A "loop" is a programming concept where code is executed over and over and over again, as if driving on a looping road, like a NASCAR race track. In this loop, we first make sure the remainder is erased, then we do the division, which puts the remainder in edx (dl, since our divisor is small enough), and our division result in eax. Now, the rub, is that stosb, a really convenient function, doesn't like source oprands other than eax, ax, and al, so we're temporarily exchanging al and dl, adding the ascii value for the character representing zero, then doing the stosb, then exchanging dl and al back so we can continue dividing. After which, we then use "or eax, eax" to set the zero flag if eax is empty. If it's not empty (Jump if Not Zero), we go back to the previous 1.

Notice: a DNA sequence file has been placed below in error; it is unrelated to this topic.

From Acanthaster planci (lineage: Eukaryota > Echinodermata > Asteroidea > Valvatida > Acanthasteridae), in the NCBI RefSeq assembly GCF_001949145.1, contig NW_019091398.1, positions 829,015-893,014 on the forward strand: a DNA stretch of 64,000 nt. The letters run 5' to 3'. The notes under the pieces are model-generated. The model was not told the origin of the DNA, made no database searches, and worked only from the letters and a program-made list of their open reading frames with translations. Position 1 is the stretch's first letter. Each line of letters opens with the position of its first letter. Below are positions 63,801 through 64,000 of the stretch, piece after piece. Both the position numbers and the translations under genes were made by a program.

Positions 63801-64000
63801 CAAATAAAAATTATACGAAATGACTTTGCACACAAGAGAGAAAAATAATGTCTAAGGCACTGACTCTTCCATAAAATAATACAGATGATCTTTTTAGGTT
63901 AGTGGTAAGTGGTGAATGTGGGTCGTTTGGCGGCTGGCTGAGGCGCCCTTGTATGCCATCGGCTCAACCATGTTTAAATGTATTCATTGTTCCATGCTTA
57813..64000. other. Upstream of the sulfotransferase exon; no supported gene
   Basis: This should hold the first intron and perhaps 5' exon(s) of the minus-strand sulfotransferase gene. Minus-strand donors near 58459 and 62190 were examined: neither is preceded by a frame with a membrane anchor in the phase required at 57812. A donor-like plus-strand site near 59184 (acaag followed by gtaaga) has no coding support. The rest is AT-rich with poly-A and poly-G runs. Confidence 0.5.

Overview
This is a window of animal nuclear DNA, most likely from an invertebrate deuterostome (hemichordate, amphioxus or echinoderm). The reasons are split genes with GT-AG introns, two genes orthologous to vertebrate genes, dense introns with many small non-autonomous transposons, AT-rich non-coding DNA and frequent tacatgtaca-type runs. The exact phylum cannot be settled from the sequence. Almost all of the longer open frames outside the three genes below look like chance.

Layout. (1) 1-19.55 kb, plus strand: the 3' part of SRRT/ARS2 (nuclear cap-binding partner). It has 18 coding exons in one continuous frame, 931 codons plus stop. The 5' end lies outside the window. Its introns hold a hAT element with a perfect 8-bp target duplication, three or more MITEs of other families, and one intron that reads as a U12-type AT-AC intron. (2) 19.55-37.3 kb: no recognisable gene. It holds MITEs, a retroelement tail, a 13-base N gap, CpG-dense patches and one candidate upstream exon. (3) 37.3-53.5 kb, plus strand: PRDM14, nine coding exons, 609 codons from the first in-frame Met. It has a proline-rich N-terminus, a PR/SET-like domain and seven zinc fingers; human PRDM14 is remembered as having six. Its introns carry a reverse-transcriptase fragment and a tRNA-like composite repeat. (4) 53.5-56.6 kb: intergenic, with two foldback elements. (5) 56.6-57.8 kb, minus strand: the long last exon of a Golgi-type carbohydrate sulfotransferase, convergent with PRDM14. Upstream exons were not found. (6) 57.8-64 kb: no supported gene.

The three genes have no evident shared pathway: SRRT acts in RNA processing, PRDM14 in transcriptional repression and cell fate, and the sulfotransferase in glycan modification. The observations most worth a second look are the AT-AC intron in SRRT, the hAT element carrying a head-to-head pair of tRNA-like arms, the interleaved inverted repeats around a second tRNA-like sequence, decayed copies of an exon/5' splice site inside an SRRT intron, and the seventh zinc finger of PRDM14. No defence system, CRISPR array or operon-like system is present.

Then we add 1 to edi, because it naturally goes 1 too far, then we push edi as an oprand for puts, then we call puts, clean up, and return back to main. The only thing left here is that when you use the nubmers "1" through "9" as labels, you can use them multiple times without the thing foreseeing a conflict. You use "b" (back) to refer to the previous label using that number, and you use "f" (forward) to refer to the next one of that number. This setup should provide you with a basic setup for testing out the various things you can do with the instructions avialable to you. A nifty little trick is that dosbox will give you register dumps if the program crashes, and one nice way to do this is to use the breakpoint instruction ("int3" aka 0xCC). You can use that to get hex output. Beware, this printnum function is incapable of dealing with negative numbers. You should definitely experiment before moving on. There's GNU AS directives you don't know (like ".include") and you don't know most of the instructions. Now is a good time to play around before moving on, because we're moving into the territory of C and C++ next.